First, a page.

Let me give you an example of what institutional crypto AML looks like. Take Bitfury’s Crystal Blockchain — they monitor blockchain transactions for up to 100,000 hops, so you can understand all fund flow history, follow transaction patterns, and know the sources of funds and whether it’s legal. This is even easier in the case of crypto since all transactions are on the public ledger — you need to pull the first string.
They also analyze and rank risks similar to traditional banking AML monitoring systems, notifying parties of potentially irregular activities, so you have knowledge of your incoming funds, evaluate the exposure, and can successfully mitigate risk on your crypto platform for you and your customers.
Crypto investigations and AML/CFT/KYT initiatives are no joke.
Even though many criminals are using cryptocurrencies, especially during the recent political events, e-commerce growth, and digital payments, the crypto anti-laundering technologies are here to stay.
The UN noted that there was also a 350% increase in phishing activity throughout 200, and ransomware activity spiked by 485%.
I’m trying to say here that there are, and always will be, criminals and people who want their privacy. They are just leveraging blockchain technology. However, even with the recent rise of decentralized finance (DeFi), they will also be fended off.
Criminals have exploited traditional payment systems since they were founded and are not exclusively seen in cryptocurrencies.
The benefits of blockchain technology far outweigh the drawbacks when you consider everything cryptocurrencies have introduced in terms of alternative financial instruments.
Coinbase compiled research from different blockchain intelligence companies into a cool report with some interesting notes.
Cybercrime grew during the COVID pandemic; however, the proportion of criminals using cryptocurrencies fell from 2.1% in 2019 to less than 1% in 2020. Furthermore, more than 99% of cryptocurrency transactions run through regulated exchanges that undergo KYC and AML requirements. This means that crypto exchange platforms have information about the identity of each individual behind their wallet address.
The UN estimates that 2% to 5% of global GBP, up to $2 Trillion, is laundered through the traditional financial system annually.
A Shift in Perspective
Companies started to trust cryptocurrencies so much that even enormous payment giants such as Visa and Mastercard are gradually implementing stablecoin payments in their mainstream hubs.
The EU has also made plans to ban cryptocurrency anonymity in an anti-money laundering plan, where a new agency would enforce requirements for crypto providers to verify the identity of the users.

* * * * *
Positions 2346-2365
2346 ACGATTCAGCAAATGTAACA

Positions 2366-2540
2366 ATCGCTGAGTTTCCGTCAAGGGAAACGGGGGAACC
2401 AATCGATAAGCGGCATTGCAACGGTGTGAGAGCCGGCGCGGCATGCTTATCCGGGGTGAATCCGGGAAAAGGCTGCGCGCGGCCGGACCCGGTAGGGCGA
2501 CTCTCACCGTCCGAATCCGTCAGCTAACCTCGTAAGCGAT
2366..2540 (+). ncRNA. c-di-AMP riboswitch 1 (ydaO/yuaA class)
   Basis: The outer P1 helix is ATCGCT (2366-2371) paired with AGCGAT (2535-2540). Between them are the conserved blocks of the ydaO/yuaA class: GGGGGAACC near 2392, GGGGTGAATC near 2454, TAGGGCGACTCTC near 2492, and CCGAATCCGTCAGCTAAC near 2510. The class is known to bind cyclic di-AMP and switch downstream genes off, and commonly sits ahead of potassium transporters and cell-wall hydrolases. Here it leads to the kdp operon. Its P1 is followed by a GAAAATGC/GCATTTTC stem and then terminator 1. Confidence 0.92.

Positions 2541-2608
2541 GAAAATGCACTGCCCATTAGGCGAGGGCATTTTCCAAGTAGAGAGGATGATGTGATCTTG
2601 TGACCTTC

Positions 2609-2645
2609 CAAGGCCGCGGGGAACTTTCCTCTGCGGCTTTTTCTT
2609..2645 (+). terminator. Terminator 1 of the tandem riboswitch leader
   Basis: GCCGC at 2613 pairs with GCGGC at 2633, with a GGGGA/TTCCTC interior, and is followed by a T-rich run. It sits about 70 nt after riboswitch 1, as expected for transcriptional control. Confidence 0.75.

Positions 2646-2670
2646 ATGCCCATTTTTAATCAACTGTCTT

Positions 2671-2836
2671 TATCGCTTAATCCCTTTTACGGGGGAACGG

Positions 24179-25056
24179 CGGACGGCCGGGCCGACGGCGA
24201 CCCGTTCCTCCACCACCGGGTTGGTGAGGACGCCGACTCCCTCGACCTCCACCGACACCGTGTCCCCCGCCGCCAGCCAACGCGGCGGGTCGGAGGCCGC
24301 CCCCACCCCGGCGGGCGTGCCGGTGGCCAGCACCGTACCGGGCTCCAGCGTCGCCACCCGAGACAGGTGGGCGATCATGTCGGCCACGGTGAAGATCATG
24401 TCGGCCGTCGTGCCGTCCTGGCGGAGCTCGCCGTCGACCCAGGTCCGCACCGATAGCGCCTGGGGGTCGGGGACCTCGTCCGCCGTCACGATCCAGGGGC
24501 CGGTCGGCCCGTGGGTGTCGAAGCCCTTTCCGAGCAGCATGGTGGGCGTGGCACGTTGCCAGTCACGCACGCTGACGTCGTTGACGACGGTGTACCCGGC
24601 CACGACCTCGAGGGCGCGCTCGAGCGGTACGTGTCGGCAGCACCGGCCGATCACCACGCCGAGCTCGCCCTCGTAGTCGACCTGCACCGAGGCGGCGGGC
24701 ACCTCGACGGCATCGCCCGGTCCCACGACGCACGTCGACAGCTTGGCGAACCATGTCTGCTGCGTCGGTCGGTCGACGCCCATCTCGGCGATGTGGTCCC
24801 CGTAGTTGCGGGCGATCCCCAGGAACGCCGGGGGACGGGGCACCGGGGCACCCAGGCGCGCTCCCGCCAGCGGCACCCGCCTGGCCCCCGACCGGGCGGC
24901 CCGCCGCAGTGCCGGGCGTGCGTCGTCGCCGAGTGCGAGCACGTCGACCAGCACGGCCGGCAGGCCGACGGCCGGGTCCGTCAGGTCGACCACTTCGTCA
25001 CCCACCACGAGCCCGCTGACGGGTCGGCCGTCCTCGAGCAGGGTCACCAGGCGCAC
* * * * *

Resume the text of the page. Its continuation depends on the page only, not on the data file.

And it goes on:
Money laundering existed long before cryptocurrencies and will exist even after the next technological leap beyond cryptocurrencies. The methodology used to catch these launderers would not have been possible before. The world is slowly adapting to crypto broadly, and new challenges are on the horizon.
What about Monero and Tor?
Is Monero 100% anonymous cryptocurrency? Short answer — no, neither Tor nor Monero will fix the problem of human stupidity, neglect, and laziness.
In the same way, Tor alone is not enough to keep you anonymous. You must have a good operation security workflow and adhere to it holistically. Tor and Monero are just tools in the shady arsenal, but they are not a guarantee of your privacy.
Monero is just an excellent tool in the privacy arsenal, and it’s by far the best we’ve got in terms of financial privacy. And it’s improving all the time.
But in no way will Monero save you if, for example, you woke up after a hangover and went online without your regular VPN/Tor routine just once. Especially on a cafe WiFi with cameras and personnel having your credit card on record.
“Our new Constitution is now established, and has an appearance that promises permanency; but in this world nothing can be said to be certain, except death and taxes.” — Letter from Benjamin Franklin to French scientist Jean-Baptiste Leroy in 1789.
Suppose anyone tells you that ANY tech solution is a one-stop-shop for your 100% privacy. In that case, they just don’t understand how hard real financial privacy is against the extent of resources of a government-level adversary — assuming that is your threat model, as is the case with Putin and his lackeys being under the microscope of the entire world’s financial monitoring.